The Art of Public Speaking HTML version
who sway the masses to acceptance of their message. What they gain in precision and elegance of language
they lose in force.
There are just four motives that can move a man to read his address or sermon:
1. Laziness is the commonest. Enough said. Even Heaven cannot make a lazy man efficient.
2. A memory so defective that he really cannot speak without reading. Alas, he is not speaking when he is
reading, so his dilemma is painful--and not to himself alone. But no man has a right to assume that his
memory is utterly bad until he has buckled down to memory culture--and failed. A weak memory is oftener an
excuse than a reason.
3. A genuine lack of time to do more than write the speech. There are such instances--but they do not occur
every week! The disposition of your time allows more flexibility than you realize. Motive 3 too often
harnesses up with Motive 1.
4. A conviction that the speech is too important to risk forsaking the manuscript. But, if it is vital that every
word should be so precise, the style so polished, and the thoughts so logical, that the preacher must write the
sermon entire, is not the message important enough to warrant extra effort in perfecting its delivery? It is an
insult to a congregation and disrespectful to Almighty God to put the phrasing of a message above the
message itself. To reach the hearts of the hearers the sermon must be delivered--it is only half delivered when
the speaker cannot utter it with original fire and force, when he merely repeats words that were conceived
hours or weeks before and hence are like champagne that has lost its fizz. The reading preacher's eyes are tied
down to his manuscript; he cannot give the audience the benefit of his expression. How long would a play fill
a theater if the actors held their cue-books in hand and read their parts? Imagine Patrick Henry reading his
famous speech; Peter-the-Hermit, manuscript in hand, exhorting the crusaders; Napoleon, constantly looking
at his papers, addressing the army at the Pyramids; or Jesus reading the Sermon on the Mount! These speakers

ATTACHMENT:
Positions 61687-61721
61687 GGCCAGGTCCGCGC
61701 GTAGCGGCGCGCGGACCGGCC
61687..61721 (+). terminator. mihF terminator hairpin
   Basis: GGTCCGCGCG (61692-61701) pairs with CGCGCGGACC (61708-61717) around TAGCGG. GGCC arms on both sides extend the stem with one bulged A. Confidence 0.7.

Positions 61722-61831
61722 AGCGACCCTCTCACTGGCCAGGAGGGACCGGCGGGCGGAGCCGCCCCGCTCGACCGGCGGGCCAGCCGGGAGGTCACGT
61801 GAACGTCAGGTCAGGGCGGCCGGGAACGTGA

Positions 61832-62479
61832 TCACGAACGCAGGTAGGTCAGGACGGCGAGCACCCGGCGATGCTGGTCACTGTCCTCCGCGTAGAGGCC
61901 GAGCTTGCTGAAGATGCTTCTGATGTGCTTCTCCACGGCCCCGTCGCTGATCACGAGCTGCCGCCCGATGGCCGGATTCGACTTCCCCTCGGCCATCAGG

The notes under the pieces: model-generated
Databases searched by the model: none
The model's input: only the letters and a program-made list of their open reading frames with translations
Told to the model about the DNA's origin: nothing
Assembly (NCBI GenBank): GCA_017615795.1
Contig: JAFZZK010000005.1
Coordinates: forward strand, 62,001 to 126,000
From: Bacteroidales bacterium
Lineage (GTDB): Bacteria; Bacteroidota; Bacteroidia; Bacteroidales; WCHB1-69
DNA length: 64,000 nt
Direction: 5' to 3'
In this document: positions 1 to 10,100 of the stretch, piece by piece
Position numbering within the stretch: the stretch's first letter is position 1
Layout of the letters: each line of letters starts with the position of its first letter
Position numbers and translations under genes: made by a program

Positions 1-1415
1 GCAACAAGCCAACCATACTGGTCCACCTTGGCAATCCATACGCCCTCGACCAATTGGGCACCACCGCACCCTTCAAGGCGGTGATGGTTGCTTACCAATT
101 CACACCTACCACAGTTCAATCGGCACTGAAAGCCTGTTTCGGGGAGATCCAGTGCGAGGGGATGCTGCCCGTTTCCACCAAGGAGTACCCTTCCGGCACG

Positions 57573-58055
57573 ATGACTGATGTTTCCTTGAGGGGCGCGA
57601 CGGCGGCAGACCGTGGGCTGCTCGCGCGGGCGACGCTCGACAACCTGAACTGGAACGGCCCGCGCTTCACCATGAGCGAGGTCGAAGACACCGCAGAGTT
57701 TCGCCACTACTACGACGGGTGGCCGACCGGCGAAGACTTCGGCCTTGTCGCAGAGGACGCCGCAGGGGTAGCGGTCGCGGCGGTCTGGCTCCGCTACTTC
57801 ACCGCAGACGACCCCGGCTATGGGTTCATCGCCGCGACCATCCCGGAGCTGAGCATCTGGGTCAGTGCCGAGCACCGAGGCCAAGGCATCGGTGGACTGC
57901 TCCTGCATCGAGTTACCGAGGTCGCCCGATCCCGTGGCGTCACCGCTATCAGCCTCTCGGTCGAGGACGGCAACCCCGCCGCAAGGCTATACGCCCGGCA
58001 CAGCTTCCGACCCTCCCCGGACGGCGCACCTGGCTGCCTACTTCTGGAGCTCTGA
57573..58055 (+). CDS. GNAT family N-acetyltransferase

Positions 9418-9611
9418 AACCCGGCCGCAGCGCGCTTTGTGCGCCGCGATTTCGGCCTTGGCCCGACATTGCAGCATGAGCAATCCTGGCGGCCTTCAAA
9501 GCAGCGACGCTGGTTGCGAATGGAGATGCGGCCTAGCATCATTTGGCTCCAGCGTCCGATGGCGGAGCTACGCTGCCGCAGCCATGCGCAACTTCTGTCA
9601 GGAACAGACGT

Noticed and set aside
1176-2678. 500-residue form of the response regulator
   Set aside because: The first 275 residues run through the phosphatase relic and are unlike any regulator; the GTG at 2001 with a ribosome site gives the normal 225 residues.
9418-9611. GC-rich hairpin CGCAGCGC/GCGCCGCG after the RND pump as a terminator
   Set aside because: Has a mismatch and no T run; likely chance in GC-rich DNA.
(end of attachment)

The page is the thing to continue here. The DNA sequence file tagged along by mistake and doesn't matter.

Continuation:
were so full of their subjects, their general preparation had been so richly adequate, that there was no necessity
for a manuscript, either to refer to or to serve as "an outward and visible sign" of their preparedness. No event
was ever so dignified that it required an artificial attempt at speech making. Call an essay by its right name,
but never call it a speech. Perhaps the most dignified of events is a supplication to the Creator. If you ever
listened to the reading of an original prayer you must have felt its superficiality.
Regardless of what the theories may be about manuscript delivery, the fact remains that it does not work out
with efficiency. Avoid it whenever at all possible.
Committing the Written Speech and Speaking from Memory
This method has certain points in its favor. If you have time and leisure, it is possible to polish and rewrite
your ideas until they are expressed in clear, concise terms. Pope sometimes spent a whole day in perfecting
one couplet. Gibbon consumed twenty years gathering material for and rewriting the "Decline and Fall of the
Roman Empire." Although you cannot devote such painstaking preparation to a speech, you should take time
to eliminate useless words, crowd whole paragraphs into a sentence and choose proper illustrations. Good
speeches, like plays, are not written; they are rewritten. The National Cash Register Company follows this
plan with their most efficient selling organization: they require their salesmen to memorize verbatim a selling
talk. They maintain that there is one best way of putting their selling arguments, and they insist that each
salesman use this ideal way rather than employ any haphazard phrases that may come into his mind at the
The method of writing and committing has been adopted by many noted speakers; Julius Cæsar, Robert
Ingersoll, and, on some occasions, Wendell Phillips, were distinguished examples. The wonderful effects
achieved by famous actors were, of course, accomplished through the delivery of memorized lines.